How to get a debt consolidation loan in 5 steps
Here’s how to get a debt consolidation loan in five steps.
1. Check your credit score
Start by checking your credit score. Borrowers with good to excellent credit scores (690 to 850 FICO) are more likely to get approved and get a low interest rate.
Ideally, the new debt consolidation loan has a lower rate than the combined interest rate on your other debts. A lower rate lowers the overall cost of your debt and can help you get out of debt faster.
If you have bad credit (300 to 629 FICO) and can take a while to build your credit, you may be eligible for a low-interest loan. Here’s how:
Catch up on late payments. Late payments are reported to the credit bureaus after 30 days past due, which can lower your credit score by up to 100 points. If you’re within the 30-day window for a debt payment, there’s still time to submit it.
Check credit report errors. Errors on your credit report, such as payments applied to the wrong debts or incorrectly marked closed accounts, could affect your score. Check your credit reports for free at AnnualCreditReport.com and dispute any errors you find.
Repay small debts. Debts owed represent 30% of your credit score. If you can, pay off all high-interest credit cards before consolidating. It will improve your debt to income ratiowhich can help you get a lower rate on the consolidation loan.
2. List your debts and payments
Make a list of the debts you want to consolidate (credit cards, store credit cards, payday loans, and other high-interest debt) and add up the total amount owed. You will want the amount of your debt consolidation loan to cover the sum of these debts.
Add up the amount you pay each month for your debts and check your budget for any spending adjustments needed to continue paying off your debts. The new loan should have a lower rate and a monthly payment that fits your budget. Commit to a repayment plan that takes into account your budget.
debt consolidation calculator
Use the debt consolidation calculator below to see if it makes sense to consolidate. After you enter your debts, you’ll see typical lender rates and potential savings if you consolidate at a lower rate.
Shop around for a loan that’s right for you. Online lenders, credit unions, and banks all offer personal loans for debt consolidation.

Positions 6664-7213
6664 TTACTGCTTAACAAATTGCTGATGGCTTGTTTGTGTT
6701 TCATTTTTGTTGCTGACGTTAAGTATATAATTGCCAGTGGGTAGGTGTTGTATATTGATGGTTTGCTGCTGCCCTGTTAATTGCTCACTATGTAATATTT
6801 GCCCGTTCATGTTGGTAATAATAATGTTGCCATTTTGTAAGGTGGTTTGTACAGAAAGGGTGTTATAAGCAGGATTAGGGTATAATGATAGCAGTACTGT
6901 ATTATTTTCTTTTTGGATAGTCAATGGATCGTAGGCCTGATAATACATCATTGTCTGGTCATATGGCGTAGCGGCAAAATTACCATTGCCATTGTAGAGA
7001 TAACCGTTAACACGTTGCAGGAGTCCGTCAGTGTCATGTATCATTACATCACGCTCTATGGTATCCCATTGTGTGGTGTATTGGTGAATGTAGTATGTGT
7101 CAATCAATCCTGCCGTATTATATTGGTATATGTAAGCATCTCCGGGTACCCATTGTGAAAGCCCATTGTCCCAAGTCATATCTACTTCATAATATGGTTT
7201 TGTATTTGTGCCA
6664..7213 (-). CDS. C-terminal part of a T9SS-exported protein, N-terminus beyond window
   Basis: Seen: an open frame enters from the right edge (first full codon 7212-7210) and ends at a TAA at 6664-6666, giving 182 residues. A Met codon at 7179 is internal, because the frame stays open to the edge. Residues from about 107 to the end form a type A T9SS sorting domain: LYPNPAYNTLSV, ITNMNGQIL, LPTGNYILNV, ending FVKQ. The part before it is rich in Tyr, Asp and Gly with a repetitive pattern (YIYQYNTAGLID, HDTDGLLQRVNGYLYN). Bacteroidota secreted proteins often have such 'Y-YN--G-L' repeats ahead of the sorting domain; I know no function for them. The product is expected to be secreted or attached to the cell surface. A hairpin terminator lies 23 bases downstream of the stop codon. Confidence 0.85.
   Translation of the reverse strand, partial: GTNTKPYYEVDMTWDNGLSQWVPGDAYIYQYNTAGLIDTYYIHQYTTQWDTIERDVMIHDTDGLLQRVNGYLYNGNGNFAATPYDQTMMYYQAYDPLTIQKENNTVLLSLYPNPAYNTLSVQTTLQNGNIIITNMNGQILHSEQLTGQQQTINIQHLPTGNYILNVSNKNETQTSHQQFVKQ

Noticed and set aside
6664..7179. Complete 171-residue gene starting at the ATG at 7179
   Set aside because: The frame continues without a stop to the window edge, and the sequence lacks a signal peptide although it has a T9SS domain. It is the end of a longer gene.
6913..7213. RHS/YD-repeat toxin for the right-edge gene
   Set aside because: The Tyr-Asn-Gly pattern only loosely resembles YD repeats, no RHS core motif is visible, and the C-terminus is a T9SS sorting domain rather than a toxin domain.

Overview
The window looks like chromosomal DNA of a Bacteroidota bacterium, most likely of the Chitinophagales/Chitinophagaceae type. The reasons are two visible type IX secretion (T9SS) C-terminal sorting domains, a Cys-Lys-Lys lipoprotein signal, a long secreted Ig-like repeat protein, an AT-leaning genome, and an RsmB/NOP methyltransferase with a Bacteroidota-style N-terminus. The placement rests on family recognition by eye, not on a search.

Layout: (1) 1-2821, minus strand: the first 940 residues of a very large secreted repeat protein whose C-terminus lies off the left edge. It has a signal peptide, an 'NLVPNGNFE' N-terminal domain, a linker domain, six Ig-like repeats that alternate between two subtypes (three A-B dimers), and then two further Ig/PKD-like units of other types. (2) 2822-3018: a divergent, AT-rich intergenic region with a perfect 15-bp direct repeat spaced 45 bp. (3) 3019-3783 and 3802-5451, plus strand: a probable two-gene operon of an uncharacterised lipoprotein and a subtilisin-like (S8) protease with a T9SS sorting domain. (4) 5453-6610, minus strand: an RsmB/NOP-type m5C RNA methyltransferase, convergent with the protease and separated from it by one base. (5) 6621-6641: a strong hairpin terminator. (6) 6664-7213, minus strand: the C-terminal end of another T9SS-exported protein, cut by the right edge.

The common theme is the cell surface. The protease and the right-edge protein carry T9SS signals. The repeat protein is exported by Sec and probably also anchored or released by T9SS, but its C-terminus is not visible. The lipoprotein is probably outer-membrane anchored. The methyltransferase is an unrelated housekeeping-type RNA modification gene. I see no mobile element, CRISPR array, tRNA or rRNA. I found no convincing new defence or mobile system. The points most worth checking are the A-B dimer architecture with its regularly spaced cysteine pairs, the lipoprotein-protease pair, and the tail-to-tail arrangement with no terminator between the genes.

Online lenders cater to borrowers with all credit lines. Most online lenders allow you to pre-qualify so you can compare custom rates and terms without impacting your credit score.
credit unions are non-profit organizations that can offer lower rates to borrowers with bad credit. You must become a member to apply for a loan, and many credit union loans require a hard shot with your application, which may temporarily affect your credit score.
bank loans work best for those with good credit, and customers with an existing banking relationship may qualify for a rate reduction.
Look for lenders that offer direct payment to creditors, which simplifies the consolidation process. After the loan closes, the lender sends your loan proceeds to your creditors at no additional cost.
Consider other features offered by some lenders, such as a rate reduction for setting up automatic payment, access to your credit score, or free financial education.
When you’re ready to apply for the loanGather documents such as proof of identity, proof of address and proof of income.
Take the time to read the fine print of the loan document. Any additional fees, prepayment penalties, and the lender reporting payments to credit bureaus can affect your credit score as well as the total cost of the loan.
If you do not meet the lender’s requirements, consider adding a co-signer with good credit to your application. It can help you get a loan that you wouldn’t qualify for on your own.
5. Close the loan and make payments
Now that you’ve found and secured the loan you want, there’s one more important step.
If the lender offers direct payment, they will pay your loan proceeds to your creditors, paying off your old debts. Check your accounts for a zero balance or call each creditor to make sure the accounts are paid.
If the lender does not pay your creditors, you will repay each debt with the money deposited in your bank account. Do it right away to avoid additional interest on your old debts and to eliminate the temptation to spend the loan money on something else.
Finally, within about 30 days of receiving the debt consolidation loan, make your first payment.
Which lender is right for me?
NerdWallet has reviewed over 30 lenders to help you choose the right one for you. Below is a list of lenders that offer the best debt consolidation loans.